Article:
The Oregonian further sensationalized the situation by placing your admission as the very first headline above the fold on inauguration day. I can see no justification for placing the admission of a lie that was not made under oath above the news of an absolutely historic moment in our country’s racially checkered history. That is nothing but irresponsible journalism.
I suspected, and you have since confirmed, that your rationale for your deceit being concern that as an openly gay man, being honest about your relationship with Beau would bring an innapropriate amount of focus to your sexual orientation. I am saddened to have seen your concern come to pass. When listening to OPB yesterday afternoon, the story made several references to how little attention was given during the mayoral race to the fact that you are an out gay man and how proud we were that it was a non-issue to the voters. If that is the case, why did it need to be raised in this context at all? Frankly, your sexual orientation and the attention paid to it during your mayoral campaign is completely irrelevant to the situation at hand. I am confident that there would have been no mention of how the people in question were straight if the situation had involved a man and a woman.
Furthermore, the question being raised is not whether you expressed poor judgment and exacerbated the situation by lying about it. The question is whether or not you should remain mayor of Portland. In this particular situation we have a clear answer. You have been in City Hall as Vera’s Chief of Staff, as a City Commissioner, and were elected as mayor by an majority of voters, securing your electionin the May primary. My response to cries of “how do we know we can trust him?” is simply that we know because of your long record of public service. Regardless of whether or not people agree with the political decisions you have made over the course of your career, the voters have repeatedly made it clear that your decisions are based on what is best for Portland.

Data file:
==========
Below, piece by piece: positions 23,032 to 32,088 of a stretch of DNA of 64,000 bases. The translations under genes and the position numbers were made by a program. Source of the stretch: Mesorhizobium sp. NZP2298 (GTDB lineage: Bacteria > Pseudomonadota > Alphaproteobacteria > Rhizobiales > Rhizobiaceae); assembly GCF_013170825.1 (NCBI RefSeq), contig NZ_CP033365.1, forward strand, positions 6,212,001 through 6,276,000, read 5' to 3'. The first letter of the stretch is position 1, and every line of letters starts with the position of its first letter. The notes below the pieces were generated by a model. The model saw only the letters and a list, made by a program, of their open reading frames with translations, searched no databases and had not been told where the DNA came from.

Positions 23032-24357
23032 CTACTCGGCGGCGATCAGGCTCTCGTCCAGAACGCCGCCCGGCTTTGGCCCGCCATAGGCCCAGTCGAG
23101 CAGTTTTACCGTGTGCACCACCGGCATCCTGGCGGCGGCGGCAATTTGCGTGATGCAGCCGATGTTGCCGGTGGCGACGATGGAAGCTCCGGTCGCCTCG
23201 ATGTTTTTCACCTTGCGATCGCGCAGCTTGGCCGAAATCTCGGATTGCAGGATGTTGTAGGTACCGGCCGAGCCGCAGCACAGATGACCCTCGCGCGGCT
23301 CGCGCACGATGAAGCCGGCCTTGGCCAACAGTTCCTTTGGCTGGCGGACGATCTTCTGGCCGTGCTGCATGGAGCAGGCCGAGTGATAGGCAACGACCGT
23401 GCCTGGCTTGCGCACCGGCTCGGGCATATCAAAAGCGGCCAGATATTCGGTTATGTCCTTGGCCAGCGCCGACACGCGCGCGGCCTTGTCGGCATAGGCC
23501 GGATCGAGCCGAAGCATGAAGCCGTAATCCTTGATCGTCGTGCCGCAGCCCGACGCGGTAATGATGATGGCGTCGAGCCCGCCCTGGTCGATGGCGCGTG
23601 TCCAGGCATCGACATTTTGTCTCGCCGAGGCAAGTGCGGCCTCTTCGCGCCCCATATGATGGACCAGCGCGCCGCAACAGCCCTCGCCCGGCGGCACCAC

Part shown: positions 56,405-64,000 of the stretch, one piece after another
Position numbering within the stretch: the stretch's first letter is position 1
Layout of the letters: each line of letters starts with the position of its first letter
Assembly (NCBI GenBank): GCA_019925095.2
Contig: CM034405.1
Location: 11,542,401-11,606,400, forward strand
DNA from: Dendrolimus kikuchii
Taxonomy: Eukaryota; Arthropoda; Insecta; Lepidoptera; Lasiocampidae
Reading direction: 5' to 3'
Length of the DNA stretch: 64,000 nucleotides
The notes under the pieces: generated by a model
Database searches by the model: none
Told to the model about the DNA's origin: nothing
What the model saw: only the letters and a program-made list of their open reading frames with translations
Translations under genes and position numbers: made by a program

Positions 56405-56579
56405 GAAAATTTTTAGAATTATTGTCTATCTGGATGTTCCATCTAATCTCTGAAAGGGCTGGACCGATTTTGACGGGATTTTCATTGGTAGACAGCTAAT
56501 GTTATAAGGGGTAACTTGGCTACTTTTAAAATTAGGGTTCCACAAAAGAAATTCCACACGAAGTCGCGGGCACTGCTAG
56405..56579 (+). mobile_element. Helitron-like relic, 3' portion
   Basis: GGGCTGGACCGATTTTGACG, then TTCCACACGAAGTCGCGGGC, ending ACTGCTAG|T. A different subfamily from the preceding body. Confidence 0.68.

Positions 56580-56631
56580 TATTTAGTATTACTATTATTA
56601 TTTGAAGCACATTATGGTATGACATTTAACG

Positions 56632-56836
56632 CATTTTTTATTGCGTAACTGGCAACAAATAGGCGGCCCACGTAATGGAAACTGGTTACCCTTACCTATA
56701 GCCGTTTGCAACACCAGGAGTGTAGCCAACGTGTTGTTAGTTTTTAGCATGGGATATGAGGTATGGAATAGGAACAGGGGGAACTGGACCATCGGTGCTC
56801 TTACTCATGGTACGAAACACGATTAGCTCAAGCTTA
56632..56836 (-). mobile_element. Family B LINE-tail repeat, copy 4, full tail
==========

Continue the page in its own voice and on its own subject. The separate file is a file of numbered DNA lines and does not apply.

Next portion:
Case in point is the work you and your staff have put into finding ways to help Portland through the current economic downturn. You didn’t wait for the massive bank failures, the ongoing layoffs or the wringing of hands. You presented a draft proposal of 10 things that the City government could do to buoy small businesses in Portland in April, 2008, even before you were elected mayor. As a member of the SBAC, I have been witness to your ongoing and evolving efforts in this area, and that is what leads me to my final point.
We, as a city, cannot afford the time, effort and energy a new mayoral campaign would require. I suspect much of the work you have put in towards economic recovery will be put aside because of its association with you, and City Council will end up reinventing the wheel. We are in a time of crisis and we need to keep our focus if we are going to survive as the vibrant city that we know and love. Given the choice between forgiving you for two acts of poor judgment for which you have repeatedly publicly apologized versus creating a major disruption in City goverment in the midst of yet another challenging budget process during an unprecedented economic crisis, the answer is a no brainer.
That is why I am asking you not to step down from your position as mayor.